Hawai‘i Forest Institute Receives Funding for Conservation Efforts

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Hawai‘i Bird Conservation Marathon runners raised nearly $5,000 to support native endangered bird conservation efforts. Courtesy photo.

The Hawai‘i Forest Institute (HFI) has received grant funding from the Cooke Foundation, Ltd. and Bill Healy Foundation to support its continuing outreach and restoration efforts aimed at sustaining native birds at the Keauhou Bird Conservation Center (KBCC) Discovery Forest.

In addition, runners who participated in the Hawai‘i Bird Conservation Marathon in December 2017 raised nearly $5,000 to benefit the KBCC Discovery Forest. The marathon hosted 87 participants who completed the race—thirty-three of them finished with a Boston Qualifying Time. Ornithologist and race director Robert Kennedy has already begun planning for a second marathon which will be held on Dec. 16, 2018.

“Registration has only been open for three weeks and we have over 90 people signed up,” said Kennedy. “We are setting the limit at 150 this year and I am hoping we can raise at least $5,000 for the KBCC Discovery Forest.”


“HFI is so honored and thankful for the funding recognition of the Cooke Foundation, Ltd., and the Bill Healy Foundation,” said HFI Executive Director Heather Simmons. “These grants will help our efforts in fostering understanding and long-term appreciation for Hawai‘i’s natural resources. And a special mahalo to everyone who coordinated, raced and enjoyed the Hawai‘i Bird Conservation Marathon; it was a wonderful race filled with runners who share the same passion for supporting Hawai‘i’s endemic birds.”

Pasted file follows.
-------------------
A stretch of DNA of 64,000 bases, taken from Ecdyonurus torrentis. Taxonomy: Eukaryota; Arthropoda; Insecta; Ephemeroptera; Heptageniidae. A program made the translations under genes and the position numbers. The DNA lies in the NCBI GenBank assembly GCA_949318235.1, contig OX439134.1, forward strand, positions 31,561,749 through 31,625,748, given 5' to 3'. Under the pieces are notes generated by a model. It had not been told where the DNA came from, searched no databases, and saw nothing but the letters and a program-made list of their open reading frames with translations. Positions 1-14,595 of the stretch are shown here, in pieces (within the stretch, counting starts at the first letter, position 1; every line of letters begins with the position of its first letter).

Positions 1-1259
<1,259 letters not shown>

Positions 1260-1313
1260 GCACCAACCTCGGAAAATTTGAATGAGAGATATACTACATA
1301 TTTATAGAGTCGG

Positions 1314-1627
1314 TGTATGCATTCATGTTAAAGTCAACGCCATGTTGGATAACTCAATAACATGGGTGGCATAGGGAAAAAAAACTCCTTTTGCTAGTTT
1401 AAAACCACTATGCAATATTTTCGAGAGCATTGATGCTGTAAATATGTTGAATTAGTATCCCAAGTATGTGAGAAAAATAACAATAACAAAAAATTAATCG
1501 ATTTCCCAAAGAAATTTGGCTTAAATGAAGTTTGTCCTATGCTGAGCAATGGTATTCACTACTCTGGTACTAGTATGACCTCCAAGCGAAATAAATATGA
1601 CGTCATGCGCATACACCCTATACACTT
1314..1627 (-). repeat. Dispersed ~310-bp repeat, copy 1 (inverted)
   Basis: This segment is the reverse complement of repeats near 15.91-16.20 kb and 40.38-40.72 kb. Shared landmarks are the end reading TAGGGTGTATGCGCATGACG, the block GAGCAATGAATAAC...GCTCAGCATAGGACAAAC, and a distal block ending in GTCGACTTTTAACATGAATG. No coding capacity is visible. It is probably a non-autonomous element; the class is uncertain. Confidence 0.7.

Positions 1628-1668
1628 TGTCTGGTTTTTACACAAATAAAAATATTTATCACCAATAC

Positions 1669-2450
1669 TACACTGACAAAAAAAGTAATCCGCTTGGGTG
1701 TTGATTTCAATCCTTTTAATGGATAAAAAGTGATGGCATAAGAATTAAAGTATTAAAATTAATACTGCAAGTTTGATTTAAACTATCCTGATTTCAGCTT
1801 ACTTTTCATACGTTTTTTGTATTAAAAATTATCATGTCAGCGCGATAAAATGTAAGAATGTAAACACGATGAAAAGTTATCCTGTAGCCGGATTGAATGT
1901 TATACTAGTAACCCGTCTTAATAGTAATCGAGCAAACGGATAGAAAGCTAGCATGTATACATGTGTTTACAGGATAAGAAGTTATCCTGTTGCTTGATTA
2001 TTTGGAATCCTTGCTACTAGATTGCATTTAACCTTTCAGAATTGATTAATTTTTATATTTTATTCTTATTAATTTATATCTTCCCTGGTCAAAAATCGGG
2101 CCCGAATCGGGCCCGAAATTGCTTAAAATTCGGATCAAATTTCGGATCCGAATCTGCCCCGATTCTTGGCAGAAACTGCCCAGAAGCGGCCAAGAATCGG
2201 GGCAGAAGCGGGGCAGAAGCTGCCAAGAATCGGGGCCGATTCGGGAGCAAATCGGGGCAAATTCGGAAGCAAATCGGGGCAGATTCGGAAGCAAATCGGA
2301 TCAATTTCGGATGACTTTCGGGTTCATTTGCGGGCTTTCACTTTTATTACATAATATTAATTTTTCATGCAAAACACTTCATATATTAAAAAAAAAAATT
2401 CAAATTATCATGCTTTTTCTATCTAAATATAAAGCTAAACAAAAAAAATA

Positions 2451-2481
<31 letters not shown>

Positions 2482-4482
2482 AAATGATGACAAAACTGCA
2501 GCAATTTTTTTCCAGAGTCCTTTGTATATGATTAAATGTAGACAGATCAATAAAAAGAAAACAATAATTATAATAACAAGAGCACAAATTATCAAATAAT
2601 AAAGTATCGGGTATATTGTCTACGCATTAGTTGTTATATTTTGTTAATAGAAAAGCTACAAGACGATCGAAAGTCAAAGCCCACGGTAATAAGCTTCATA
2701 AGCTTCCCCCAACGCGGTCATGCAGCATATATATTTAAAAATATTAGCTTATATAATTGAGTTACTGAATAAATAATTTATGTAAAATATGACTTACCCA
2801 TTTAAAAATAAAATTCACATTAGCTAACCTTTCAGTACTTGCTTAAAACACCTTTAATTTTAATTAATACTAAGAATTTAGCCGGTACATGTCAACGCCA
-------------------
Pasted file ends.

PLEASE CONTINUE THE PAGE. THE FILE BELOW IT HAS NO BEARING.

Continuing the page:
The KBCC Discovery Forest offers service-learning opportunities for volunteers, as well as habitats and food to help save endangered native birds from extinction. KBCC has been using conservation breeding and release techniques for more than 20 years to help save endemic bird species like the ‘alalā, puaiohi, palila, kiwikiu, ‘akeke‘e and ‘akikiki.

The KBCC Discovery Forest Stewardship Plan has been approved by the DLNRʻs Division of Forestry & Wildlife Forest Stewardship Committee. The plan describes procedures to restore four acres per year over a 10-year period. Since January 2015, 11.8 acres have been cleared and KBCC caretaker/outreach coordinator Iwikau‘ikaua Joaquin has engaged 2,097 volunteers who outplanted 8,991 native seedlings, including acacia koa, māmane, maile, ‘ōhi‘a, pa‘iniu, ōhelo, kawa‘u, kōlea, ōlapa, ‘uki’uki, popolo ku mai and pilo. Joaquin inspires youth to connect with their environment by facilitating service learning activities that join science and culture.


The Discovery Forest site is an endemic forest canopy with acacia koa and ‘ōhi‘a lehua as the pioneering species. The forest, which is at an elevation of 4,000 feet, was once grazed by cattle and is now primarily covered in non-native kikuyu grass. As a result, the site needs restoration efforts to add to the existing low density of native species.

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